There are many baits that are great for catching blue catfish but, few are as sought after as skipjack herring. Also known as: skippies, Tennessee tarpon, and river herring, their oily flesh is known to catch monster channels and blues. Unlike shad, they can be caught by hook and line and offer some fast, high flying action for anglers looking to stock up on bait. Their common name is derived from their erratic feeding habits where they can be seen jumping and skipping across the water’s surface chasing baitfish.
Skippies are a very active fish with blue-green backs, silver sides and white bellies. They are between 12 and 16 inches when mature, and commonly reach weights of 3/4 to 1 1/2 pounds. Similar to gizzard and threadfin shad, they are easy to identify by their shallow bodies and protruding lower jaw.
Where to Find Skipjack
Skipjack are not found nationwide but, are in great numbers the Mississippi, Ohio, and Tennessee rivers as well as many of their tributaries.
Skipjack herring are a migrating fish, moving both up at downstream throughout the seasons. In early to late spring they will move upstream, concentrating in areas below dams, powerplant tailraces, and lake headwaters presumably to spawn. They are usually found in large rivers and streams with deep, fast moving water above a sand or gravel bottom.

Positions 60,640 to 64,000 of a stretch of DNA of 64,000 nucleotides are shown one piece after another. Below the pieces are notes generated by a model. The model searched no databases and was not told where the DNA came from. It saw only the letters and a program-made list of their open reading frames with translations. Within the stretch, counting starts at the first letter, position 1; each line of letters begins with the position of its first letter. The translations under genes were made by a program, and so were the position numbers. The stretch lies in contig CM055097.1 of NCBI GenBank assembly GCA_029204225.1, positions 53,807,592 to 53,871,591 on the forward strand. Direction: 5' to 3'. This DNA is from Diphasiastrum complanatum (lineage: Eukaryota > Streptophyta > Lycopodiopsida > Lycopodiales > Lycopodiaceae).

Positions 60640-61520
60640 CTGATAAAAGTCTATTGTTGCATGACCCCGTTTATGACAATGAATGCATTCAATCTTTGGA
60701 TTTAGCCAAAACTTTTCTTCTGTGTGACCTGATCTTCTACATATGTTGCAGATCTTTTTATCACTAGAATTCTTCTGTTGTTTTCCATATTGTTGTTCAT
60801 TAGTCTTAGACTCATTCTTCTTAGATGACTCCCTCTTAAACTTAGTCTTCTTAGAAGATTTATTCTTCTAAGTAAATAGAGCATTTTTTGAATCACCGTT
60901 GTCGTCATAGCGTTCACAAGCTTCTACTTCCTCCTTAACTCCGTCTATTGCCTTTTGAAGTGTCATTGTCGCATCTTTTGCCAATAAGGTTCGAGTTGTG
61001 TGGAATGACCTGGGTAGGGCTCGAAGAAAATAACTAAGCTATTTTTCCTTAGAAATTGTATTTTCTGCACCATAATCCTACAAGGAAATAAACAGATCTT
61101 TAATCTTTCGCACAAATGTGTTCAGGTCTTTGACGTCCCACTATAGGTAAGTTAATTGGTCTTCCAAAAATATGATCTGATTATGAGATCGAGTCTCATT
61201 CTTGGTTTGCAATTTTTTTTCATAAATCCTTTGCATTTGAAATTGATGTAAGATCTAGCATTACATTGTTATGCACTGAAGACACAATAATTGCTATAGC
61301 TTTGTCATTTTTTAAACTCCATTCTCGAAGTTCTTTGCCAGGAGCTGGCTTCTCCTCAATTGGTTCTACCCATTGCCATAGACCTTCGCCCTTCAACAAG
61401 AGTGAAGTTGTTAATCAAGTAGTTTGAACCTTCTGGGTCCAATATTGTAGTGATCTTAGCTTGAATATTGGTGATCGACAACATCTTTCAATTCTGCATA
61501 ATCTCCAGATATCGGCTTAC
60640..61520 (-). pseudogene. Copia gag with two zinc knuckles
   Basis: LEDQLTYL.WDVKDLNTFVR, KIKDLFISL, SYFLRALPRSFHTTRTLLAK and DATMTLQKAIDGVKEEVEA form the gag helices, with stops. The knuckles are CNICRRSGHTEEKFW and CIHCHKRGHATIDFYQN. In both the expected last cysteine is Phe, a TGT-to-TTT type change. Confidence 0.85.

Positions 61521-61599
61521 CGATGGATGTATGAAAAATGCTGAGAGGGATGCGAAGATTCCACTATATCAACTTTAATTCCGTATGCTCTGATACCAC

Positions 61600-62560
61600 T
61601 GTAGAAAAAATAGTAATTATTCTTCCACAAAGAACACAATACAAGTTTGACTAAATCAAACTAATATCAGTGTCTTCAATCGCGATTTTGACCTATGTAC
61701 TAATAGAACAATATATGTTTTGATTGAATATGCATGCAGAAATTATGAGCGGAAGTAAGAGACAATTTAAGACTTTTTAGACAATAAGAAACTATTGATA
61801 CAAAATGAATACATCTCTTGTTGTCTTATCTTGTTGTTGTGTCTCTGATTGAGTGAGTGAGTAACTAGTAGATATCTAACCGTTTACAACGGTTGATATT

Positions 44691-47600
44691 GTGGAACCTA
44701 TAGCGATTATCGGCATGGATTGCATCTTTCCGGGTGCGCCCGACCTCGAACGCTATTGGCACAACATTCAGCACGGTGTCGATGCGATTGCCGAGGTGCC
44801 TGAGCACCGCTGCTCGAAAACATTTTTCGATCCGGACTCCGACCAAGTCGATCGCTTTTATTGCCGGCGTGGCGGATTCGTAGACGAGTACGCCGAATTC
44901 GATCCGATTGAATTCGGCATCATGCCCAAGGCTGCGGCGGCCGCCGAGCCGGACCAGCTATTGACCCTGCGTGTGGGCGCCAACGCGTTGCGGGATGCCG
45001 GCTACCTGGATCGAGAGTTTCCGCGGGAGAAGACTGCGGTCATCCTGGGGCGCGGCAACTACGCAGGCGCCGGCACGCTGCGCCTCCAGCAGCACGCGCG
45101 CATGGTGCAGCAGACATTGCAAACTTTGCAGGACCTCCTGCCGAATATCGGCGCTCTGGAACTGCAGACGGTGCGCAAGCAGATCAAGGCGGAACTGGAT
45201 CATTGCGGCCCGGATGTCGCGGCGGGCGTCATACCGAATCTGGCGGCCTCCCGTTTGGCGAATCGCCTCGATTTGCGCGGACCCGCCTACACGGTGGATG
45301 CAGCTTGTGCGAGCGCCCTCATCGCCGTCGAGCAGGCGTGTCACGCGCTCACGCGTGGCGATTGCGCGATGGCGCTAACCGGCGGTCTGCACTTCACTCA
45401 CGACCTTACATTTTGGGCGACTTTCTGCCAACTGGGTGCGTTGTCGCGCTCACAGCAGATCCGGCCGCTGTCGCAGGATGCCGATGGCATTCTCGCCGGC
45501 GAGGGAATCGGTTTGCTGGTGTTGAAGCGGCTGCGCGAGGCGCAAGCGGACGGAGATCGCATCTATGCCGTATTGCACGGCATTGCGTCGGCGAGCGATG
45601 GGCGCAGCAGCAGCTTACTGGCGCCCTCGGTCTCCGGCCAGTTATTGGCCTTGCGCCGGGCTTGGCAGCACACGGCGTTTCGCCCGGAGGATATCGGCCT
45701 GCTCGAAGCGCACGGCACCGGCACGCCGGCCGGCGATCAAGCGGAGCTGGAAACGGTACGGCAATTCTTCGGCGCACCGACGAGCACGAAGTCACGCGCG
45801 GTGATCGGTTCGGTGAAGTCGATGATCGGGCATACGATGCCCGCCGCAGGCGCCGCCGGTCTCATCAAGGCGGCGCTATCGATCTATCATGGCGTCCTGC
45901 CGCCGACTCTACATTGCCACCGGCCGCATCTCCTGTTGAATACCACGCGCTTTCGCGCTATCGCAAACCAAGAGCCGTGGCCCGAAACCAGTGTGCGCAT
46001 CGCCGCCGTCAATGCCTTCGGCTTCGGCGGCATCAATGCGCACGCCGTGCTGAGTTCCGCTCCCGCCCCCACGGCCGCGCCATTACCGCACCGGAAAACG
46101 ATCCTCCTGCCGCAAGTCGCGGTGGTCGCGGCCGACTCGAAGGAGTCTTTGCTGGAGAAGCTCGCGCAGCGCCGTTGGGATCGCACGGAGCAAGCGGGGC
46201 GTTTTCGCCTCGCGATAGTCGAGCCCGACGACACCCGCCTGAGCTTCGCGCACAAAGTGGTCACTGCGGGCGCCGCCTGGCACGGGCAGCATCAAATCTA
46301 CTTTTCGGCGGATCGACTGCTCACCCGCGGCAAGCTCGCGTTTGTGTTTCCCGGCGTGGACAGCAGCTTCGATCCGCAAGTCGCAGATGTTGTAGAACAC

Known as the freshwater tarpon, skipjack can provide an exciting day of fishing while filling a cooler with bait. Since their primary forage is small baitfish and insects, they can be caught on a wide variety of jigs and lures. Some favorites are skirtless jigs like the Skippi jigs, crappie jigs and spinnerbaits, or sabiki rigs.
Skipjack can be very difficult to keep alive so they are most often a catch and use type of bait but, many catfishermen will stock up on them in the spring and vacuum pack and freeze them for use at a later date.
Check out the video below from Monster Rod Holder’s Steve Douglas for some hot skipjack action!